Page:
The Jewel That Was Ours: Intermediate (Macmillan Readers) Paperback – 31 Mar 2005
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'A classic Dexter mix of mysterious corpses, intriguing clues, dreaming spires – and Morse himself' Today --This text refers to an alternate Paperback edition.
From the Back Cover
He looked overweight around the midriff, though nowhere else, and she wondered whether perhaps he drank too much. He looked weary, as if he had been up most of the night conducting his investigations . . .
For Oxford, the arrival of twenty-seven American tourists is nothing out of the ordinary . . . until one of their number is found dead in Room 310 at the Randolph Hotel.
It looks like a sudden - and tragic - accident. Only Chief Inspector Morse appears not to overlook the simultaneous theft of a jewel-encrusted antique from the victim's handbag.
Then, two days later, a naked and battered corpse is dragged from the River Cherwell. A coincidence? Maybe. But this time Morse is determined to prove the link . . .
'Traditional crime writing at its best; the kind of book without which no armchair is complete' Sunday Times
'A classical Dexter mix of mysterious corpses, intriguing clues, dreaming spires - and Morse himself' Today--This text refers to an alternate Paperback edition. See all Product Description
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Top Customer Reviews
That's the book in a nutshell and I am not giving anything away here because this is what it says on the back of the book. You can read it before you read the book.
Even though one can rather quickly establish an idea why the old lady is dead and who stole the antique and who might have done her in, all this does not seem to be important to Chief Inspector Morse. He completely ignores the old lady and her jewel and concentrates solely on the other corpse. In the end, he solves that murder and it does make sense in a way. He also solves the death of the old lady and the possible whereabouts of the antique, but these really do appear as an unimportant side-affair.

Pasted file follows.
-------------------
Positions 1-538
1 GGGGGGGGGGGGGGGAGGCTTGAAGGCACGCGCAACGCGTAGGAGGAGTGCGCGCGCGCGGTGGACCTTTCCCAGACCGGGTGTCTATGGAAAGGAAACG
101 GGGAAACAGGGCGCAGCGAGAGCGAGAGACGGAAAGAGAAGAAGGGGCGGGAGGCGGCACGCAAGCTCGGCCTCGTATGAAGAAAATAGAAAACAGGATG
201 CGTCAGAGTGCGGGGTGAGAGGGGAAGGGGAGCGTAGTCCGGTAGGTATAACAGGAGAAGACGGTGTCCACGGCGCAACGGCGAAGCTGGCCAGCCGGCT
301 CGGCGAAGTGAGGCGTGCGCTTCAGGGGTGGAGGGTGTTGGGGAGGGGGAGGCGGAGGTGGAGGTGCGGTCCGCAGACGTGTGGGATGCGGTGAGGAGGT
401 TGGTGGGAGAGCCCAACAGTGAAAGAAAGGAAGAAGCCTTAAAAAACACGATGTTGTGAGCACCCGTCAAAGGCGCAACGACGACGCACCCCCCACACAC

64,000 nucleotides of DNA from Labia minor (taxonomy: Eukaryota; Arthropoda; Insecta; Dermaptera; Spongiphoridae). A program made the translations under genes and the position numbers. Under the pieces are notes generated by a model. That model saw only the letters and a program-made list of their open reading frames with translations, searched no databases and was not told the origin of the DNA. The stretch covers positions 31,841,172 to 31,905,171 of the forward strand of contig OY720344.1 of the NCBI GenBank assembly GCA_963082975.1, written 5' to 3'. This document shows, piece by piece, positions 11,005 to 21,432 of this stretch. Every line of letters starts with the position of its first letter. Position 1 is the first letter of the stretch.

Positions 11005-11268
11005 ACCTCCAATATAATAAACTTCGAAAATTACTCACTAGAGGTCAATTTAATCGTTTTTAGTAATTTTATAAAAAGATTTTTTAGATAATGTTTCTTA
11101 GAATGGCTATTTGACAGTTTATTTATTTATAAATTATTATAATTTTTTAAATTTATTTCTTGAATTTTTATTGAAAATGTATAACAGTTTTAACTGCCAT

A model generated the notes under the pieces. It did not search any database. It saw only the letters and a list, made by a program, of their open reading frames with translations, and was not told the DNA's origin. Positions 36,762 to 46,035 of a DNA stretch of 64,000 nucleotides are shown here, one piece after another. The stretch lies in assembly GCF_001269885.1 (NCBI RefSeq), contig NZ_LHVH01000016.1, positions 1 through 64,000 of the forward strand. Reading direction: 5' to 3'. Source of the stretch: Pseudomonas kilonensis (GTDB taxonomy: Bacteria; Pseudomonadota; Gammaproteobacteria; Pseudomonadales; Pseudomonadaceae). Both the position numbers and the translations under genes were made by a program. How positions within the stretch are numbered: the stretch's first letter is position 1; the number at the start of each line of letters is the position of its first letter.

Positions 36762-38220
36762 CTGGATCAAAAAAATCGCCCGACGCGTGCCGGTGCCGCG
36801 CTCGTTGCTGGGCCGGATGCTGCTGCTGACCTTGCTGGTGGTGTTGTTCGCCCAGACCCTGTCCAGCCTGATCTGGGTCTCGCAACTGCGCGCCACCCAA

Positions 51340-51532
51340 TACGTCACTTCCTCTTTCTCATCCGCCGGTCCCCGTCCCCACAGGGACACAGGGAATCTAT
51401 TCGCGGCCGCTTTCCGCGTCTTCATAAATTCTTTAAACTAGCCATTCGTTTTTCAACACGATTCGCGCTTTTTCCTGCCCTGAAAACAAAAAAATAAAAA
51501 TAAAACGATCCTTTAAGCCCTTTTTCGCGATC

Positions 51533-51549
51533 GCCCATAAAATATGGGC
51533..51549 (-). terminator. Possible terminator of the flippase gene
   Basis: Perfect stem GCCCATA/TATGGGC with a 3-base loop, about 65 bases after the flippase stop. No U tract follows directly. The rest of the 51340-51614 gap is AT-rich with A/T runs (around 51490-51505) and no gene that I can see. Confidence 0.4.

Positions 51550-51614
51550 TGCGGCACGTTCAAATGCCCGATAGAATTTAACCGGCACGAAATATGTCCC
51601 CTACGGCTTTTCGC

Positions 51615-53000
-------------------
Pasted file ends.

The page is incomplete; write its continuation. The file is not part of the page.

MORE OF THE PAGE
What I didn't particularly like about the book is that because of so many people involved - some of whom entertain rather interesting relationships amongst themselves - there are too many potential plots, which made it rather difficult for me to figure out what is happening. And because of that I found it almost impossible to follow Inspector Morse's train of thought. If it wasn't for his great reckoning at the end of the book, I would be left in the middle of nowhere.
On a positive note, the title of the book is excellent.Read more ›
As is not uncommon, Morse and Lewis do not appear at the beginning. Rather we are introduced to the tour leader, John Ashendon, the curator of the Ashmolean Museum, Dr. Theodore Kemp, and the events organiser for the university, Sheila Williams. The latter have been having an affair for some time but Kemp now has his eye on someone else. The Americans include several retired couples, including Laura and Eddie Stratton, and the very opinionated Janet Roscoe the bane of other group members, their hosts and hotel staff. As ever, all of these characters are hiding secrets and several are involved with one another.
Laura Stratton has brought back to Oxford the ‘Wolvergate Tongue’, part of a Saxon belt buckle that was part of the estate of her first husband. She intends to present this to the Ashmolean who hold the other part of the buckle. Laura and Kemp have been communicating about this and the latter is relishing the publicity. Unfortunately before the presentation can be made the tongue is stolen and Laura is found dead, apparently following a heart attack. Enter Morse and Lewis. Subsequently one of the main characters is found dead.
Dexter perfectly describes Morse’s manner of detection [‘One of the most extraordinary things about the man’s mind was that any check, any set-back, to some sweet hypothesis, far from dismaying him, seemed immediately to prompt some second hypothesis that soon appeared sweeter than the first.’] and the frustration that Lewis feels as a result.Read more ›
Most Recent Customer Reviews
A challenging piece of writing by Colin Dexter. As good as one would expect. Endeavour to work it out if you canPublished 6 months ago by Colin Murphy
Morse. A great read. I'm a huge fan and will continue to read and re-read again and again.Published 11 months ago by SusanP
Another great Inspector Morse mystery. It kept me baffled until the end.
Very enjoyable read